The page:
Steps with goals
For some steps, it's useful to state the goal that the step accomplishes.
When a step includes a goal, state the goal before the action. This structure helps readers understand and complete the step more easily.
- To start a new document, click File > New > Document.
- Click File > New > Document to start a new document.
Sometimes, the preceding format can imply that the required step is optional. In such cases, use the following format:
- Start a new document: click File > New > Document.
It's usually clear within the context of a procedure whether a step is required. In such cases, the "To ..." format is more natural than the colon format.
To determine whether you need to use the colon format, consider how the goal of the step relates to the goal of the procedure. For example, in a procedure for creating a bar chart, a step with the goal "To create the chart" is clearly required. A step with the goal "To enhance the chart" is also unlikely to create confusion. But a step with the goal "To sort the data by date" might or might not be necessary. To clarify that the step isn't optional, use "Sort the data by date:" instead.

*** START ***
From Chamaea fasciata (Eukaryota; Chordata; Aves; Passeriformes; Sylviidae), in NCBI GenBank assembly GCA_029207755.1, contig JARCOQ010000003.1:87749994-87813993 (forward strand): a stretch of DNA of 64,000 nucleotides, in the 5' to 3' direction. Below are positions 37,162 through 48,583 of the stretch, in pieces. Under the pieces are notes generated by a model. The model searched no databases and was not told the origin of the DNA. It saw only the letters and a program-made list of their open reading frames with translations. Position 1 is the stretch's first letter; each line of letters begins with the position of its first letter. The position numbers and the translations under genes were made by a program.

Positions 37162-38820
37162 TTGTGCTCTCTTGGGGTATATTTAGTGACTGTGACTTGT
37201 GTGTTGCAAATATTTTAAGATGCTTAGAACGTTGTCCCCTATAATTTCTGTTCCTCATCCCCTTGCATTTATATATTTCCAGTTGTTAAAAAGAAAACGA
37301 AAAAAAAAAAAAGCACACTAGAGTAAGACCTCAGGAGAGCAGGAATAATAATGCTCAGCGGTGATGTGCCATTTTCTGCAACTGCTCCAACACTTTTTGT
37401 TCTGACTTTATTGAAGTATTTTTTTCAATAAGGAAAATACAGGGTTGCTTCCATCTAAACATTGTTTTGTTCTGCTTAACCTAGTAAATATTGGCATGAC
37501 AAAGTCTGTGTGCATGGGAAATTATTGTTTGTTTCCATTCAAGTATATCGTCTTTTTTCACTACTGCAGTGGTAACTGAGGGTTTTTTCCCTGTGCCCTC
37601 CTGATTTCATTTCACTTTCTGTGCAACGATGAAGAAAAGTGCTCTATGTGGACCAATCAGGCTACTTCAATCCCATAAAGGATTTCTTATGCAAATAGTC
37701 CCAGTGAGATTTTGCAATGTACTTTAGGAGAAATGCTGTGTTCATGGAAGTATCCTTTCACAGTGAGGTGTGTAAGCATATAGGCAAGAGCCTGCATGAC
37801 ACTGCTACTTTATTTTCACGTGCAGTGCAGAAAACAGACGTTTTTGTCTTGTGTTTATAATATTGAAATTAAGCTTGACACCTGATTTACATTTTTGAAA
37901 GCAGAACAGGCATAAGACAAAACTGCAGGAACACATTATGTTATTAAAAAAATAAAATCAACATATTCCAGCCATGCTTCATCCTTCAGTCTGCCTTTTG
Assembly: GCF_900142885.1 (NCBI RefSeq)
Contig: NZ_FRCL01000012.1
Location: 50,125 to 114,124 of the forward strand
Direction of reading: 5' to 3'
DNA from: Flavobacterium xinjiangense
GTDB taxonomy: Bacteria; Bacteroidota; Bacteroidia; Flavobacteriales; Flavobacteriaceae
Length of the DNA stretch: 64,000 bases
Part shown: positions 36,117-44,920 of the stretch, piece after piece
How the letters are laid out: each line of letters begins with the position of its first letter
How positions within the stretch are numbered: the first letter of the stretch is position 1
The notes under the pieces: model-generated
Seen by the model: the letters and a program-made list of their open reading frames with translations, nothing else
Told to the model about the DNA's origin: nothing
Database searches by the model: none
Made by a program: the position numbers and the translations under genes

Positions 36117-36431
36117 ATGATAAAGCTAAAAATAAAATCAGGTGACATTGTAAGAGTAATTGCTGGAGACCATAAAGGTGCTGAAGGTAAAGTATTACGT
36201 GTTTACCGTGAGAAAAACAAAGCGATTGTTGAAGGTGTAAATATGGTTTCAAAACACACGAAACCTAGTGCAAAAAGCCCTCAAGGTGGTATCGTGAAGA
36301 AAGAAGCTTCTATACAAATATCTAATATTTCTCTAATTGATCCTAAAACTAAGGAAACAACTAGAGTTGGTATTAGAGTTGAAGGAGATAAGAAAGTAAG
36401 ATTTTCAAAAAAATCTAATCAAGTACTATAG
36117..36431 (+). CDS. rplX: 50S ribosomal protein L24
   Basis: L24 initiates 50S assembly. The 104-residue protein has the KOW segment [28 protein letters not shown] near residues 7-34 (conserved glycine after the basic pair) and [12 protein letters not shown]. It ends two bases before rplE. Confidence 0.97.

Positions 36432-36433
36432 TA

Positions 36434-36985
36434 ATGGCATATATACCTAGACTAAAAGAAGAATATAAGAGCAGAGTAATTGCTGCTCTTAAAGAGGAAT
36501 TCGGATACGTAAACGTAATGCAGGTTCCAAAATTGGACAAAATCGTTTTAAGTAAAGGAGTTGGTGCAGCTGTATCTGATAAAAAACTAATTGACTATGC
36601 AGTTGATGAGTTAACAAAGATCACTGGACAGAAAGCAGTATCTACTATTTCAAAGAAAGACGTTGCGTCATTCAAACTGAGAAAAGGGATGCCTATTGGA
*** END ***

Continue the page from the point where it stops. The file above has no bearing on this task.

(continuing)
Steps with results or justifications
Some steps consist of an action along with a resulting reaction that helps the reader navigate to the next step. State the action first and the result second. Keep the result in the same paragraph as the action. But also consider whether you can avoid repetitiveness and overwhelming the user with too much bolding of UI elements.
- Click Run. The query results appear after the query runs.
- Click Enter.
- In the New file dialog that appears, click Next.
- Click Enter. The New file dialog appears.
- In the New file dialog, click Next.
For information about describing output, see Output from commands.
Other steps benefit from including a justification for why the step is important. State the action first and the justification second.
- Store the private key in a secure location. You need it later.
Summary of guidelines for writing procedures
|Make sure that the first sentence in a procedural step includes an imperative verb.||Clone the repository that contains the sample data.||You need the project ID later in this document. Retrieve the project ID.|
|Use complete sentences.|
|Use parallel structure.|